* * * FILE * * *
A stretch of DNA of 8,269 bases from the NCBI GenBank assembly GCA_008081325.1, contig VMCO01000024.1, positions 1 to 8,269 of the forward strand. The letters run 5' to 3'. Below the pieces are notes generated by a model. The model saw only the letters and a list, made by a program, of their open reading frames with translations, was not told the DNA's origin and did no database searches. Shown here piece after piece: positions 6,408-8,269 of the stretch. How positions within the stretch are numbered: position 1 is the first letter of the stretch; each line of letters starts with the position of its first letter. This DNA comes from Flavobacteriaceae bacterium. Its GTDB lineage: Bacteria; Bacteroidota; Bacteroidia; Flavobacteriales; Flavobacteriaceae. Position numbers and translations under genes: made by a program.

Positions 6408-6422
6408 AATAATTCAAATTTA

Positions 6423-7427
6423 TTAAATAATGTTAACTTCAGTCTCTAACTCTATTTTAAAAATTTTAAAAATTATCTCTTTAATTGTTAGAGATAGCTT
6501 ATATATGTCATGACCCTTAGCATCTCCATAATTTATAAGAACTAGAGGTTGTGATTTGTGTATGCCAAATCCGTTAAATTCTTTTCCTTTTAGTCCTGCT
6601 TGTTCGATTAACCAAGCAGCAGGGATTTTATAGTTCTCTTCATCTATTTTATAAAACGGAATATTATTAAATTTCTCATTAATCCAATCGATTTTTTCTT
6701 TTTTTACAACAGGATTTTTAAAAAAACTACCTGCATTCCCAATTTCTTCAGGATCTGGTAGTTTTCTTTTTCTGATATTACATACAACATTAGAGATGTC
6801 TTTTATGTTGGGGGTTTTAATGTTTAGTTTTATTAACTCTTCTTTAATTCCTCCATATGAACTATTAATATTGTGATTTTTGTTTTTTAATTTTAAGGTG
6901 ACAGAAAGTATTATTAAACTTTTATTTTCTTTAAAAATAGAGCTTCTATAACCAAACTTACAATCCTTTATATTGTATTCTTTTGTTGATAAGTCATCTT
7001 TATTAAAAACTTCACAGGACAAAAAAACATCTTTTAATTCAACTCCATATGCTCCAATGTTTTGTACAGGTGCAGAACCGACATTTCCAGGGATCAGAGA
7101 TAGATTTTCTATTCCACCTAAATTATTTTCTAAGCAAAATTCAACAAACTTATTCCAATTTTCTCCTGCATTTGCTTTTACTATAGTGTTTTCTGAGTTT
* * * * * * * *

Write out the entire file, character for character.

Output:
A stretch of DNA of 8,269 bases from the NCBI GenBank assembly GCA_008081325.1, contig VMCO01000024.1, positions 1 to 8,269 of the forward strand. The letters run 5' to 3'. Below the pieces are notes generated by a model. The model saw only the letters and a list, made by a program, of their open reading frames with translations, was not told the DNA's origin and did no database searches. Shown here piece after piece: positions 6,408-8,269 of the stretch. How positions within the stretch are numbered: position 1 is the first letter of the stretch; each line of letters starts with the position of its first letter. This DNA comes from Flavobacteriaceae bacterium. Its GTDB lineage: Bacteria; Bacteroidota; Bacteroidia; Flavobacteriales; Flavobacteriaceae. Position numbers and translations under genes: made by a program.

Positions 6408-6422
6408 AATAATTCAAATTTA

Positions 6423-7427
6423 TTAAATAATGTTAACTTCAGTCTCTAACTCTATTTTAAAAATTTTAAAAATTATCTCTTTAATTGTTAGAGATAGCTT
6501 ATATATGTCATGACCCTTAGCATCTCCATAATTTATAAGAACTAGAGGTTGTGATTTGTGTATGCCAAATCCGTTAAATTCTTTTCCTTTTAGTCCTGCT
6601 TGTTCGATTAACCAAGCAGCAGGGATTTTATAGTTCTCTTCATCTATTTTATAAAACGGAATATTATTAAATTTCTCATTAATCCAATCGATTTTTTCTT
6701 TTTTTACAACAGGATTTTTAAAAAAACTACCTGCATTCCCAATTTCTTCAGGATCTGGTAGTTTTCTTTTTCTGATATTACATACAACATTAGAGATGTC
6801 TTTTATGTTGGGGGTTTTAATGTTTAGTTTTATTAACTCTTCTTTAATTCCTCCATATGAACTATTAATATTGTGATTTTTGTTTTTTAATTTTAAGGTG
6901 ACAGAAAGTATTATTAAACTTTTATTTTCTTTAAAAATAGAGCTTCTATAACCAAACTTACAATCCTTTATATTGTATTCTTTTGTTGATAAGTCATCTT
7001 TATTAAAAACTTCACAGGACAAAAAAACATCTTTTAATTCAACTCCATATGCTCCAATGTTTTGTACAGGTGCAGAACCGACATTTCCAGGGATCAGAGA
7101 TAGATTTTCTATTCCACCTAAATTATTTTCTAAGCAAAATTCAACAAACTTATTCCAATTTTCTCCTGCATTTGCTTTTACTATAGTGTTTTCTGAGTTT